By admin | June 11, 2008
By Richard Allen
Over the last few years NASCAR has been in the business of regulating numerous things. Gear ratios, wing angles and shock absorber packages are some of the things the sanctioning body has taken upon itself to mandate to teams.
In order to better serve its fans and competitors NASCAR would do better to mandate certain standards to its tracks rather than its teams. It would be best to let the teams worry about the competitive aspects of the sport and the sanctioning body worry about things sanctioning bodies should concern themselves with, like safety and giving the fans the most for their money.
Last week evolved into a bit of a pick on Pocono Raceway free for all in the national media and that track is one that NASCAR should be forcing to upgrade. However, tracks owned by race promoting super powers International Speedway Corporation and Speedway Motorsports, Inc. are not beyond reproach.
The first, and most important, area in which NASCAR needs to step up its enforcement of policy is safety. Since last week’s race was in Pocono that track is a good place to begin this discussion. In 1992, Davey Allison was injured in a horrific looking crash in which his car slid through a grassy section of the back stretch of the Pennsylvania track and then tumbled over and over a metal guard rail that separated the track from the infield.
Metal guard rail is extremely dangerous due to the number of pieces sent flying by speeding cars. Those pieces could easily endanger that particular driver, other drivers or fans. Even worse than the fact that the guard rail was there in 1992 was the fact that the guard rail was still in that section of the track in 2001 when Dale Earnhardt, Jr. and his teammate, Steve Park, went for a wild ride.
That guard rail was still in the same section of track during Sunday’s race. NASCAR should never allow such a dangerous situation continue to exist over such a long period of time.
But Pocono is not the only track which has put drivers in jeopardy. Earlier this year Jeff Gordon lost control of his car and slammed hard into an inside wall at Las Vegas Motor Speedway. That particular section of the track, seemingly out of harm’s way, was not protected with a Safer Barrier. Gordon’s car was heavily damaged, but fortunately, he was not seriously injured.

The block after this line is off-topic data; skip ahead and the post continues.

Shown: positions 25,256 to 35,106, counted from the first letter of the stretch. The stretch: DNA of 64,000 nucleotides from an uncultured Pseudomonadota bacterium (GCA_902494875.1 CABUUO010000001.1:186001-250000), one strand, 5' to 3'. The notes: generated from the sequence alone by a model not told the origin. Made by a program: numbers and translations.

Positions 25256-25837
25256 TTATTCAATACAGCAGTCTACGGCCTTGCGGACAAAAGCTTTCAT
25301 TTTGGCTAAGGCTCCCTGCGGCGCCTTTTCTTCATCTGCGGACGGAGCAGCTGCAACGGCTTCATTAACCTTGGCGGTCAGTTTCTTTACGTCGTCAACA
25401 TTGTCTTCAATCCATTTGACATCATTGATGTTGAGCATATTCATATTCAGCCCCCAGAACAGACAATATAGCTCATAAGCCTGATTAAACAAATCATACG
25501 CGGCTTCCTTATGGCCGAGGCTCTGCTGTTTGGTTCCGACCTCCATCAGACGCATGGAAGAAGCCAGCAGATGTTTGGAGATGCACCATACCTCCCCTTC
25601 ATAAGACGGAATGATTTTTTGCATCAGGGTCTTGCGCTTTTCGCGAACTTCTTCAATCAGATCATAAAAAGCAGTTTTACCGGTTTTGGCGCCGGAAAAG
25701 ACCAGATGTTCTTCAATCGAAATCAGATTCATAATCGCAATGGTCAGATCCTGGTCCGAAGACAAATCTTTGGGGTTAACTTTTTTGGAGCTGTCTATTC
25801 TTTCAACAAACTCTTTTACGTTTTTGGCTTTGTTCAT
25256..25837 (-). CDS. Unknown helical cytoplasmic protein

Another area which exhibited a need for improved safety occurred this past weekend at the Texas Motor Speedway. During Friday night’s Craftsman Truck Series race driver Scott Speed lost control after bumping another truck. His truck skidded across the grass and onto pit road. What if a crew had been performing a right side tire change when that happened? The results could have been unthinkable.
Every pit road, whether separated from the track by a grass infield or not, should have a pit wall. This is one of those things that should be taken care of before it is proven necessary, rather than waiting and reacting after a tragedy.
Aside from these mandates which pertain to safety, NASCAR, as a responsible sanctioning body, should mandate certain aspects of the fan experience as well. Security, traffic control, concession prices and quality, number of restrooms and cleanliness are all issues not to be ignored.
On the issue of security, I recently heard a story of an incident at a track this season, which I will not disclose here, that made my skin crawl. From my understanding, the situation was handled quickly, professionally and appropriately by the track’s security team. However, it was the track’s security team, not NASCAR’s or one regulated by NASCAR.
NASCAR needs to become more of a proactive entity rather than a reactive one. These areas of safety and fan experience are too important to wait until something happens, then try to fix it. If NASCAR sees a need in any of these areas they should see that it is resolved.
Richard Allen is a member of the National Motorsports Press Association. His weekly column appears in The Mountain Press every Wednesday.
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